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Analytics Team Works with TGH to Determine Hospital Bed Availability in Different COVID-19 Scenarios

By Keith Morelli

TAMPA (April 8, 2020) -- As the nation struggles against COVID-19, hospitals are mounting their own battle on the front lines of the viral war. One of their main weapons: hospital beds and ventilators. States and health care organizations are now scrambling to identify reasonable models for projecting what they will likely see over the next few days and weeks. Will hospitals and health care facilities have enough beds to care for the stricken along with patients admitted for other reasons?

In Tampa, the USF Center for Analytics and Creativity, housed in the Muma College of Business, is working with scientists and doctors at Tampa General Hospital to come up with some reasonable expectations about bed availability in various COVID-19 scenarios.

“Having estimates is crucial for planning,” said Shivendu Shivendu, associate professor and PhD coordinator in the Muma College of Business Information Systems and Decision Sciences Department. “To complicate matters, being too aggressive in inventory building, like stocking up on more ventilators than needed, can potentially hurt other units that need it. And not having enough when you need it can result in lost lives.”

In response to the COVID-19 outbreak, a team of data scientists and researchers from the center is currently investigating different methodologies that can be used to estimate and forecast critical resources for patient care in the immediate future.

The team, led by Shivendu, Balaji Padmanabhan, director of the center, and doctoral students Saurav Chakraborty and Gaurav Jetley, is collaborating with Jason Wilson, Seetha Lakshmi and their teams at TGH on models to project the total number of COVID-19 cases in the community on a daily basis along with a projection of the total needed hospital resources like general beds, ICU beds and ventilators.

The collaboration has looked at three popular models used by many stakeholders in the United States, including a model from the University of Washington, one from the University of Pennsylvania and one from Stanford University. The team is currently working on how these models can best be used to take state projections, scale them down to the county level and finally the hospital level.

In this process, the team is working with TGH scientists and researchers to use daily statistics specific to the hospital to help fine-tune projections. The center’s team is also working with collaborators at TGH to consider alternate models based on standardized disease rates over time across communities.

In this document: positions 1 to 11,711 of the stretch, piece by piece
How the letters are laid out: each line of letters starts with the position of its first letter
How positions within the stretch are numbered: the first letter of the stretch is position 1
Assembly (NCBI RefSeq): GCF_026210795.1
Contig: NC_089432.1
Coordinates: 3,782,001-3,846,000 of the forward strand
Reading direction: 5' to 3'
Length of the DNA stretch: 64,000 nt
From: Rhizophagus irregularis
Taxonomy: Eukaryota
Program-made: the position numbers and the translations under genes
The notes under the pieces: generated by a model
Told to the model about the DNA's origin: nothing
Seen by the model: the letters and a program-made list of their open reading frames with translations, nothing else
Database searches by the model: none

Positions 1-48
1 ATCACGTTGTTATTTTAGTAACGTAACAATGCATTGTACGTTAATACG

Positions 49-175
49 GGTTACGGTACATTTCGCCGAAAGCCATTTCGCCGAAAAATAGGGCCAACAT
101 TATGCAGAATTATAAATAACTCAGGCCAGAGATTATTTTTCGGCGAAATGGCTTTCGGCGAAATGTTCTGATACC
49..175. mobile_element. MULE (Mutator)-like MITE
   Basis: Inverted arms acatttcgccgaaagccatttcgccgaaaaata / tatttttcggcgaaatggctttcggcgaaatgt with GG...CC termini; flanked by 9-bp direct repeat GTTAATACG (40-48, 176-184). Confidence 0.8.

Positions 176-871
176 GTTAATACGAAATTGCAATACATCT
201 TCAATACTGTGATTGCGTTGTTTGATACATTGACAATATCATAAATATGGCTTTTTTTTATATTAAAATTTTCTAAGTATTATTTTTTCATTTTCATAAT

“These popular models provide a good starting point,” said Padmanabhan, “but we do need to customize and adjust them for specifics of evolution of cases in Florida and then funnel them down to Tampa Bay’s surrounding counties and then to TGH.”

The research continues to test the robustness of projects and the teams from the center and TGH continue to meet to finalize projections for the coming weeks.

Tampa General Hospital serves a West Central Florida region that has some 4 million people and is licensed for 1,007 beds. The hospital has been affiliated with the USF Health Morsani College of Medicine since the school was created in the early 1970s and is the primary teaching hospital for the medical school with more than 400 residents and fellows assigned for specialty training.

By Tuesday, nearly 15,000 people have tested positive for the COVID-19 in Florida, an increase of 1,100 cases from 24 hours earlier. Nearly 300 people have died. Hillsborough County reported 608 total cases, seven deaths and 95 hospitalizations.

Reaching out into the community during this time of need is part of the mantra of the Muma College of Business and the Center for Analytics and Creativity. The center also is conducting research for the city of Tampa on how better to protect the citizens of Tampa from COVID-19 infection and with the Tampa Bay Partnership, in a collaboration designed to come up with models that can predict the rebound of the local economy after the outbreak subsides.

"During these challenging times," said Moez Limayem, dean of the Muma College of Business, "our college is determined to be help our community in every way possible."